“There are 108 beads in the japa mala Hindus and Buddhists use to meditate. This is a meditative series, and it powerfully conjures India, where at one time, artists were often pilgrims, even secular-minded ones…” Kiran Desai
Blain|Southern is delighted to present an exhibition of new watercolours by Francesco Clemente. Bringing together 108 works on paper, all of which are delicately and intimately scaled, Emblems of Transformation continues the artist’s long-standing relationship with the medium of watercolour, and also with India.
Clemente first travelled to India in 1973, and has lived and worked there at different phases of his life. Drawing from the contemplative traditions and urban visual culture of India, his practice is characterised by a syncretic approach and the constant revitalisation of sources, mediums and formats. The featured paintings include miniature elements chosen and suggested by Clemente, and executed by a family of Indian miniaturist painters from a workshop from Rajasthan. This continues the artist’s long-history of working with Indian craftspeople.
The 108 paintings in the suite reference the number of beads in the japa mala, commonly used by Hindus and Buddhists during prayer. Like the beads of the mala the paintings are linked and flow seamlessly from one to the next. Each is like a fragment of a whole and yet presents a space or context in its own right; they drift through the worlds of waking and sleeping, becoming fluid and interchangeable as symbols and images of love, war, landscape and personal mythology recur and interact.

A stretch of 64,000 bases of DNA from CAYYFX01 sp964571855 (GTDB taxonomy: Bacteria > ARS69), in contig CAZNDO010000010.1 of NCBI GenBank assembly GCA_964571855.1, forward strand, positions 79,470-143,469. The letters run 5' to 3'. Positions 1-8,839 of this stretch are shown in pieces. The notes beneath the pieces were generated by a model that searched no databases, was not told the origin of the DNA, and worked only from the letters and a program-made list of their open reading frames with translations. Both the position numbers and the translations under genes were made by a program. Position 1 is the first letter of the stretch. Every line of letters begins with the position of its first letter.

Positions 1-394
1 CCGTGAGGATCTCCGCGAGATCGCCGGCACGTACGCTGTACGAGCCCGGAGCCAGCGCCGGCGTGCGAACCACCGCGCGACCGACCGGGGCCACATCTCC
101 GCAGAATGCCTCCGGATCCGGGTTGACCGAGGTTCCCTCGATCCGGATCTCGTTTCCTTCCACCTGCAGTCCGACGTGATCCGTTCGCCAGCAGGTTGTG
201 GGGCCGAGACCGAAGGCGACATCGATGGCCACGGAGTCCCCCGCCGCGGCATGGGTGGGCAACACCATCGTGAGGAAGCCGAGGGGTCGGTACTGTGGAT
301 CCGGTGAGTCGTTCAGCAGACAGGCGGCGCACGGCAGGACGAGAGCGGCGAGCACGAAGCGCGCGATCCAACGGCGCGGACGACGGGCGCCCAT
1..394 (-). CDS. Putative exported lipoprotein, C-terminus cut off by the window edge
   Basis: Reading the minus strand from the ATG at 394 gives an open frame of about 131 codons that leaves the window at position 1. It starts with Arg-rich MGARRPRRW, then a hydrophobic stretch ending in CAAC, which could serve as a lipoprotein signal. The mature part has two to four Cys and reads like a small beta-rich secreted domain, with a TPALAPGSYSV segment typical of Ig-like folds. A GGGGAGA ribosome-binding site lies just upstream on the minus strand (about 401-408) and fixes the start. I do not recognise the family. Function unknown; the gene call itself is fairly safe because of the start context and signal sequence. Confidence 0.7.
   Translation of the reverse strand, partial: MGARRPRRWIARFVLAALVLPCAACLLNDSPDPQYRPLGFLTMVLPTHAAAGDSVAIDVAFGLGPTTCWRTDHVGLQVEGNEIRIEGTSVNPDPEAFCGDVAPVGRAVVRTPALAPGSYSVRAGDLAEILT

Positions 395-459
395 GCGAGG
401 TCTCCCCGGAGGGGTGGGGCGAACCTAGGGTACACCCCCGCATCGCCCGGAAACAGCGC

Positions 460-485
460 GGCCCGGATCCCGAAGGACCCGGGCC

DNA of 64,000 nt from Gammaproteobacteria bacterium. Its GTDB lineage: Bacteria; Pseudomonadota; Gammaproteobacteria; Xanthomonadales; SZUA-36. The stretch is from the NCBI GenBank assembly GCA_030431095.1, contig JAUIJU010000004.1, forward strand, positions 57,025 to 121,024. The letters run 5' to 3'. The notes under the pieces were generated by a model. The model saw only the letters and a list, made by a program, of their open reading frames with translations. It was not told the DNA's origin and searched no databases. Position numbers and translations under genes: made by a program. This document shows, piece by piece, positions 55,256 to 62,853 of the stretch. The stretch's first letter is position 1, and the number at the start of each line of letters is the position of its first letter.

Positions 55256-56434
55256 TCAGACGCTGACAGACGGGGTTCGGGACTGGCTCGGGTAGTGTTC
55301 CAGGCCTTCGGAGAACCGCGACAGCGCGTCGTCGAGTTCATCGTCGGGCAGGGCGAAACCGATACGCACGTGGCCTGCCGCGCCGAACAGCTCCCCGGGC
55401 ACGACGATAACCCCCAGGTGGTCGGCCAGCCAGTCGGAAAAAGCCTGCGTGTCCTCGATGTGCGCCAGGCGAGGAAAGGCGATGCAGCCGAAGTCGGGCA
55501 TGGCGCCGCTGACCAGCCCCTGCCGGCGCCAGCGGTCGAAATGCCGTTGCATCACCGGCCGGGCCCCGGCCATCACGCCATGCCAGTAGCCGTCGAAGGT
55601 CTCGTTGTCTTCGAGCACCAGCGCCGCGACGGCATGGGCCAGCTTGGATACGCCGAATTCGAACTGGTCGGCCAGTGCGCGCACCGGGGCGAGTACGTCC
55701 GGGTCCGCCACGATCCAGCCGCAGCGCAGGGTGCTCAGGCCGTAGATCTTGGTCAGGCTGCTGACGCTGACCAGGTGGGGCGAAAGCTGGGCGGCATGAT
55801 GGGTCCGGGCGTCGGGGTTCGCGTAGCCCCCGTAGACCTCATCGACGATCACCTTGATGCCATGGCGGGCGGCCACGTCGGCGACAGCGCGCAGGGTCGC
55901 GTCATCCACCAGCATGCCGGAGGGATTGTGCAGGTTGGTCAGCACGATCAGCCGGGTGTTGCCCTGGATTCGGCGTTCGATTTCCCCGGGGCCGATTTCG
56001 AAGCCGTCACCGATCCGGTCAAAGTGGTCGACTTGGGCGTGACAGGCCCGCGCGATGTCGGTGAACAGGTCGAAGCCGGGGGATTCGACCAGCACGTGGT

Alongside the often sumptuous colours of these watercolours – where at times rainbows fill the picture plane, offset by gold and silver fragments – a small group of works are notably muted, a monotone mood of rich sepia or ochre tones recalling faded photographs. Here, again, one form flows into another and ambiguity surrounds the subjects. Fish and humans might be kissing or devouring one another; a woman either penetrates the jaws of a monster or possibly explores the cavity within its body.
Francesco Clemente aims to reconcile all apparent oppositions – life and death, earth and water, light and dark, internal and external – and in doing so he looks at timeless questions of the self. He is interested in the objectivity of imagination, as opposed to sentimental fantasy, and he takes a descriptive stance rather than a prescriptive one. His stories therefore stand as reminders of the transformative power of art making and of the imagination.
The exhibition is accompanied by a full-colour exhibition catalogue including essays by the Man Booker Prize winning author Kiran Desai.